A series of mega mergers among global seed and agricultural chemical companies is threatening to consolidate the sector and curtail competition.
Bayer’s $62 billion offer to buy Monsanto last month was just the latest in a spate of deal-making among the major firms in the sector. In December last year, Dow and Dupont announced a $130 billion merger, and in February ChemChina revealed plans to purchase Syngenta for $43 billion.
If these proposed mergers proceed, the number of companies that dominate the sector will be reduced from the current six to just three or four. And it’s not even clear that the merger frenzy is over.
The proposed mergers have set off alarm bells around the world among farm groups and civil society organizations concerned about corporate concentration and its broader effects. Meanwhile, competition offices in affected countries are weighing the implications of these corporate tie-ups, deciding whether or not to give them the green light.
Key concerns include reduced competition that could lead to increased prices for agricultural inputs, a decline in innovation, and barriers to entry for other firms in a sector.
Canada cannot afford to sit on the sidelines and watch as these foreign firms reshape the sector. Any merger that may affect competition within Canada can be subject to review under the Competition Act, and the Competition Bureau should examine these deals carefully.
Monsanto, Bayer, Syngenta, Dow and Dupont all have significant operations in Canada (with 31 offices across the country), and they make up a significant proportion of Canadian agricultural input sales.
There is precedent for a Canadian review of foreign mergers in the agrifood sector. Last year, the Competition Bureau approved the merger of two US-based food companies, Heinz and Kraft after judging there would remain sufficient competition in the sector.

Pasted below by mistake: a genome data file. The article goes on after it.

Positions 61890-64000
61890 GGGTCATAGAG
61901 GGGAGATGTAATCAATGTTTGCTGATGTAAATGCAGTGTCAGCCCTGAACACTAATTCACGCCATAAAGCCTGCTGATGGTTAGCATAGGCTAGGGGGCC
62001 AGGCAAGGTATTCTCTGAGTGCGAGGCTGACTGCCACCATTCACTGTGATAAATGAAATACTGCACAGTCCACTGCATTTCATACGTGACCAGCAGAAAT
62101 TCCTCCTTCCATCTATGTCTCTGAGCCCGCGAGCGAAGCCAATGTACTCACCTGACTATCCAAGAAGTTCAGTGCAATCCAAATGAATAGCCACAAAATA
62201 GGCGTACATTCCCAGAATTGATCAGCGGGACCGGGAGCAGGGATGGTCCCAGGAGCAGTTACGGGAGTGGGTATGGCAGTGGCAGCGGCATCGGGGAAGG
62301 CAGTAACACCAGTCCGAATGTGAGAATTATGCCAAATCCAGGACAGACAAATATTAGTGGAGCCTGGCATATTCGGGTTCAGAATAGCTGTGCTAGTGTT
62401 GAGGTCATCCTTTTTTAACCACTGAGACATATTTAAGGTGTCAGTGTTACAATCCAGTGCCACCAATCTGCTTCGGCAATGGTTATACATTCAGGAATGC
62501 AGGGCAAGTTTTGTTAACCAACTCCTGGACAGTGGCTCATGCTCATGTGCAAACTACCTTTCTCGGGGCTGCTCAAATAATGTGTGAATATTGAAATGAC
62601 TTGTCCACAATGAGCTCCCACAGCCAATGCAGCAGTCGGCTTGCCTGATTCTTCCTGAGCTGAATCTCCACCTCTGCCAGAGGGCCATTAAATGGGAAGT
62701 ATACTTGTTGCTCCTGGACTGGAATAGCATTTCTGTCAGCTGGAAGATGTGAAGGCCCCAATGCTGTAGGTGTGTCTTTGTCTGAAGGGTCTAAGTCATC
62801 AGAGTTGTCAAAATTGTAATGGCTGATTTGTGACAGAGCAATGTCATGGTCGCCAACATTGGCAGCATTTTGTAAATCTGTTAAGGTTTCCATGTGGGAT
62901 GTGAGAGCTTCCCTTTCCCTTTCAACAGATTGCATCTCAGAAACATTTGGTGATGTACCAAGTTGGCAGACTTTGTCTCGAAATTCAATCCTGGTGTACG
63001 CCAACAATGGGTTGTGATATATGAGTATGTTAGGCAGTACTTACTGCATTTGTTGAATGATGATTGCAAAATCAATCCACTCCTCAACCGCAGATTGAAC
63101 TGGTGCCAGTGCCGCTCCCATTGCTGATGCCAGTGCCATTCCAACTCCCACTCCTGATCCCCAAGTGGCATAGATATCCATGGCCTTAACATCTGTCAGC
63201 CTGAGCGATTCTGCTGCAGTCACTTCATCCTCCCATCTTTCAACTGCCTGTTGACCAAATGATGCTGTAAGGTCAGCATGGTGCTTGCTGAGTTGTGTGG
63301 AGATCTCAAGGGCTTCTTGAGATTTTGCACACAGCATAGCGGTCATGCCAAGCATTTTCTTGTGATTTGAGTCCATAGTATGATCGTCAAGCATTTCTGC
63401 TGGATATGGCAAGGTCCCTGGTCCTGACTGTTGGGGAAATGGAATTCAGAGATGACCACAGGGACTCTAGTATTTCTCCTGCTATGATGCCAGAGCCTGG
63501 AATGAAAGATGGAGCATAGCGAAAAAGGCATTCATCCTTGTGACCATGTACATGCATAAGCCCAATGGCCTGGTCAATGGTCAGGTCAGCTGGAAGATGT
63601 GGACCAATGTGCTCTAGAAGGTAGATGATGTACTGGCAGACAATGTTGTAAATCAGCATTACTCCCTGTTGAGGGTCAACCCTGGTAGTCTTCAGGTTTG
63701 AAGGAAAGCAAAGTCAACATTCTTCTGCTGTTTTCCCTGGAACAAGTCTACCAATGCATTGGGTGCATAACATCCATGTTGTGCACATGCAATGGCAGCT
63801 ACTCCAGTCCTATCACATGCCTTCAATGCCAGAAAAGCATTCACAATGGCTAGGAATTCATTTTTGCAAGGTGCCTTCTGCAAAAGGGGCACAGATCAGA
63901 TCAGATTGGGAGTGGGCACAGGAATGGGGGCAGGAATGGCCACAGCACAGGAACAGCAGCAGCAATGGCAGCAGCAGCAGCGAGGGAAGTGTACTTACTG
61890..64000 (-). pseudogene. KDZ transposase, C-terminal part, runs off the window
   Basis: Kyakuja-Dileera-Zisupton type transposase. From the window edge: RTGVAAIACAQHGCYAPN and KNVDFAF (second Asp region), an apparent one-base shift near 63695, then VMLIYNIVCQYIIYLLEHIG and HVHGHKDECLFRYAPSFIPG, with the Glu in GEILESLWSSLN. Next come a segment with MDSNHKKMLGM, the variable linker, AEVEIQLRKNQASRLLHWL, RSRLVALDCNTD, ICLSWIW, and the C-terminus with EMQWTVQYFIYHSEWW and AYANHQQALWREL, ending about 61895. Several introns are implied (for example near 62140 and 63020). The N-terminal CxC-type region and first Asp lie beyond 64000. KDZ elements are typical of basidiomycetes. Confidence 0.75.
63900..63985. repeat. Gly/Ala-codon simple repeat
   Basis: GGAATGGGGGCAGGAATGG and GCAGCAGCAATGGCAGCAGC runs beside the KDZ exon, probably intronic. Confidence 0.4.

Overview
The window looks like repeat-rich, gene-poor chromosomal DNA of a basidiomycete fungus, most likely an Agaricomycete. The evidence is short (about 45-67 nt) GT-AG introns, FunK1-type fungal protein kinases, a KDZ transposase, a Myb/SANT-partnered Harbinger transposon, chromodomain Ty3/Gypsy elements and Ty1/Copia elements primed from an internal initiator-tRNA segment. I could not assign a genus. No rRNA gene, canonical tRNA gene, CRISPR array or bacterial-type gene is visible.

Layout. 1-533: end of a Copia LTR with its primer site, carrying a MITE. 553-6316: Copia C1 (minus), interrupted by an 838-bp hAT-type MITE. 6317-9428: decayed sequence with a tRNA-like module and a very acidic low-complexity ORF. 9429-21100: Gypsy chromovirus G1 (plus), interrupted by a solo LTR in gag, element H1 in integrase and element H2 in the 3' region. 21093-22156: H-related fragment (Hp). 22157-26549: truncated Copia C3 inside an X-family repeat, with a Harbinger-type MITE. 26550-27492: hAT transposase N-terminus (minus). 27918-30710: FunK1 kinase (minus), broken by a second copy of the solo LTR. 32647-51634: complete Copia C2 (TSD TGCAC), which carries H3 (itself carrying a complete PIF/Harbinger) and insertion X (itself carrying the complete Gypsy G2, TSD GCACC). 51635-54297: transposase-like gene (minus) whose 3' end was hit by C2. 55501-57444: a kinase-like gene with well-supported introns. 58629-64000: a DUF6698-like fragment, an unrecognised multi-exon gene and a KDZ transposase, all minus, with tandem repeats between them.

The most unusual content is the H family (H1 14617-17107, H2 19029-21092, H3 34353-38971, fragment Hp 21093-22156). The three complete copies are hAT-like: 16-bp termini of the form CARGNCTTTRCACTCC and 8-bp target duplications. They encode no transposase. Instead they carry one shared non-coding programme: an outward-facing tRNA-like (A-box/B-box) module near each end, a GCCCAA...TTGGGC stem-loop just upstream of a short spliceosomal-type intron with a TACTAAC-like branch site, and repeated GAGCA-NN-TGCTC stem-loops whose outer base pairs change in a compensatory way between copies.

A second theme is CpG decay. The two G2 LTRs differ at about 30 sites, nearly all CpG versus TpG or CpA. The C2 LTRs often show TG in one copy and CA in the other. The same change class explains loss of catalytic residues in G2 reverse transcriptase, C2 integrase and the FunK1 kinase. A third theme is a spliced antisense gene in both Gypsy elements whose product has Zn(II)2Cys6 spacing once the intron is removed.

In the agricultural input industry, however, there is ample reason to suspect that the mergers will be anti-competitive. The firms involved are close competitors that produce similar kinds of products.
For example, most of the firms involved sell both crop seeds and crop protection chemicals, including genetically modified seeds that are designed to work with their own brands of herbicides. Consolidation of the sector would give these firms greater control of agricultural input supply chains.
According to Ottawa-based ETC Group, at present the top six firms in the sector already control 75% of the global agro-chemical market, and 63% of the global commercial seed market. If the planned mergers go through, just three firms will control over 65% of the global agro-chemical market, and over 60% of the global seed market.
But if we look at specific crops, the concentration is more pronounced than the global average. In the U.S., for example, the top four firms (Monsanto, Dupont, Dow and Syngenta) currently hold over 80% of the corn seed market and 76% of the soy seed market.
Although data showing the corporate share of the corn and soy seed markets in Canada is hard to come by, it is likely to be quite similar to that in the US.
With respect to Canada’s canola crop, the situation is even more extreme. The Canola Council of Canada reports that around 47% of Canada’s canola production is grown from transgenic seeds containing traits developed and licenced by Monsanto (Roundup Ready), and another 46% is grown from transgenic seeds containing traits developed and licenced by Bayer (Liberty Link). If the proposed merger between Bayer and Monsanto is completed, the firm would have a virtual monopoly in the Canadian canola seed market.
The mergers are also likely to curtail innovation while raising barriers to entry. The merging firms are touting billions of dollars in ‘synergies’ (i.e. cost-savings) that many analysts fear will come at the cost of reduced research and development budgets.
And the mergers promise to further cement the integration of proprietary seed and crop protection chemicals in ways new entrants would be hard pressed to match.
Farmers’ input costs for seeds and crop protection chemicals are likely to rise as competition and innovation decline. These increased costs are sure to flow through to consumers as well. In other words, we will no doubt all end up paying more for our food if the mergers are given the green light.
Canada may have already surrendered its agricultural input industry to foreign ownership, but that is no reason to accept extreme forms of corporate concentration in the sector.
Originally published in the Hill Times. Jennifer Clapp is a professor and Canada Research Chair in Global Food Security and Sustainability at the University of Waterloo.